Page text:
The NHS lung cancer drug that ‘stops tumours growing’

Historic breakthrough as Sotorasib found to successfully target ‘death star’ mutation

An x-ray of lungs
(Image credit: American Cancer Society via Getty Images)

NHS lung cancer patients will be the first in Europe to receive a revolutionary new drug that can stop tumour growth.

The Times reported that Sotorasib will be fast-tracked to NHS patients after trials found that the medication halted the growth of lung cancer for seven months.

Sotorasib works by targeting a protein mutation that is known as the “death star” because it is spherical and difficult to penetrate. It is found in a quarter of all tumours. It then binds with this mutation, KRAS G12C, and makes it inactive, stopping cell division and cancer growth.

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Taken as a tablet, Sotorasib is leading a new generation of drugs that appear “to have cracked the puzzle after four decades of research”. Doctors also hope it will “represent a breakthrough for pancreatic and bowel cancer treatment”, said the newspaper.

Around 600 lung cancer patients a year will be given the drug in England starting this month after an early access deal was struck with the manufacturer Amgen UK. The National Institute for Health and Care Excellence is currently reviewing the cost effectiveness of the treatment. It is being offered free of charge to the NHS. “Eventually,” said The Guardian, “thousands of cancer patients are likely to benefit from the drug.”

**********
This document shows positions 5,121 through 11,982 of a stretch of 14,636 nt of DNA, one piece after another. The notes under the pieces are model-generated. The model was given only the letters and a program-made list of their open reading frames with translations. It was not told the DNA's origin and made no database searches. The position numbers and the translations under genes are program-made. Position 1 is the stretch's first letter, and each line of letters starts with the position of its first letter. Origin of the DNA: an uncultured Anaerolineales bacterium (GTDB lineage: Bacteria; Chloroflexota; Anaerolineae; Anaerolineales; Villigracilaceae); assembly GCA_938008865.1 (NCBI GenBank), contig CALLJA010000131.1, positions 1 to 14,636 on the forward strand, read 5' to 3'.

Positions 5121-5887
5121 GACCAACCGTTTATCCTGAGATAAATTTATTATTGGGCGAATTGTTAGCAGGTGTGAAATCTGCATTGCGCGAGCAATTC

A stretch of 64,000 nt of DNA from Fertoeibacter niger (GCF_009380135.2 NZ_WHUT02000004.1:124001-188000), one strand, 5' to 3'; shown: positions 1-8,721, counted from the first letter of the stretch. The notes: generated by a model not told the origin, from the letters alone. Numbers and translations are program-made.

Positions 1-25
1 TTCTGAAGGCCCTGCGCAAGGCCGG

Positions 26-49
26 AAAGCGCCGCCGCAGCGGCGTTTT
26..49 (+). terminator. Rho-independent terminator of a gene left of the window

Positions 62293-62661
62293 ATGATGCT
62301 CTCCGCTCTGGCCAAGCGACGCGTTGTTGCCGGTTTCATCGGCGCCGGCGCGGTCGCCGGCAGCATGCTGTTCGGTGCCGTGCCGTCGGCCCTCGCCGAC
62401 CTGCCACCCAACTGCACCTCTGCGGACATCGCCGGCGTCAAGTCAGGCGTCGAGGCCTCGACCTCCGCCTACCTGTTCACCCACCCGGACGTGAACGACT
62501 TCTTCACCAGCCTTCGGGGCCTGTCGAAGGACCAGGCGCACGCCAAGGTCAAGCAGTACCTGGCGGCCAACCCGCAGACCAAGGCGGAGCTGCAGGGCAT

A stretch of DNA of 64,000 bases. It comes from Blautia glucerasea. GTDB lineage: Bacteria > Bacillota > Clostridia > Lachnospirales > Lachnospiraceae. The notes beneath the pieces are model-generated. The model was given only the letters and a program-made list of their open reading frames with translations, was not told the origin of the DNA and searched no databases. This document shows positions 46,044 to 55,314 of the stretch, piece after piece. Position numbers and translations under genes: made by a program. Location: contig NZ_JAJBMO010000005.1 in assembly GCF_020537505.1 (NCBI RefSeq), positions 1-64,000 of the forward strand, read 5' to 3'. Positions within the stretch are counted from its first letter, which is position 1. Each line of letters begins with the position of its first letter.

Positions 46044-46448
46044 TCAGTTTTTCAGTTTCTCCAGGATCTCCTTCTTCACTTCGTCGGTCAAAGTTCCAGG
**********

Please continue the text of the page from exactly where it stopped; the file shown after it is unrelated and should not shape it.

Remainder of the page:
Professor Charles Swanton, chief clinician at Cancer Research UK, described the drug as one “of the most exciting breakthroughs in lung cancer treatment in 20 years, targeting a cancer gene that was previously untargetable” having “unravelled cancer’s inner workings”.

Amanda Pritchard, NHS England chief executive, said the health service “has a strong track record of securing best value access to world-class treatments for our patients” and said the latest deal “will save lives”.

Sajid Javid, the health secretary, added that the “ground-breaking new drug” will “make a difference to people across England and boosts our efforts to get people the treatment they need”.

The Telegraph suggests there are around 47,800 new lung cancer cases every year in the UK, making it the third most common cancer.

The Evening Standard said NHS England has also agreed deals for several other drugs, including a cholesterol lowering jab expected to prevent around 55,000 heart attacks in the next three years, and Osimertinib, another lung cancer drug that aims to reduce the chance of the cancer returning.

News of the Sotorasib deal comes as the health service continues its latest phase of its Help Us to Help You campaign.This urges anyone experiencing symptoms or unusual changes – such as a persistent cough that is not Covid, coughing up blood, a lump in the tummy or breast area, post-menopausal bleeding, or unexplained weight loss – to contact their GP immediately. All of these could be a sign of cancer.

The challenge that cancer poses for the NHS has increased during the Covid-19 pandemic. The Independent notes that analysis from the charity Macmillan estimates the NHS in England would need to work at 110% capacity for 17 months to catch up on missing cancer diagnoses, and for 13 months to clear the cancer treatment backlog.

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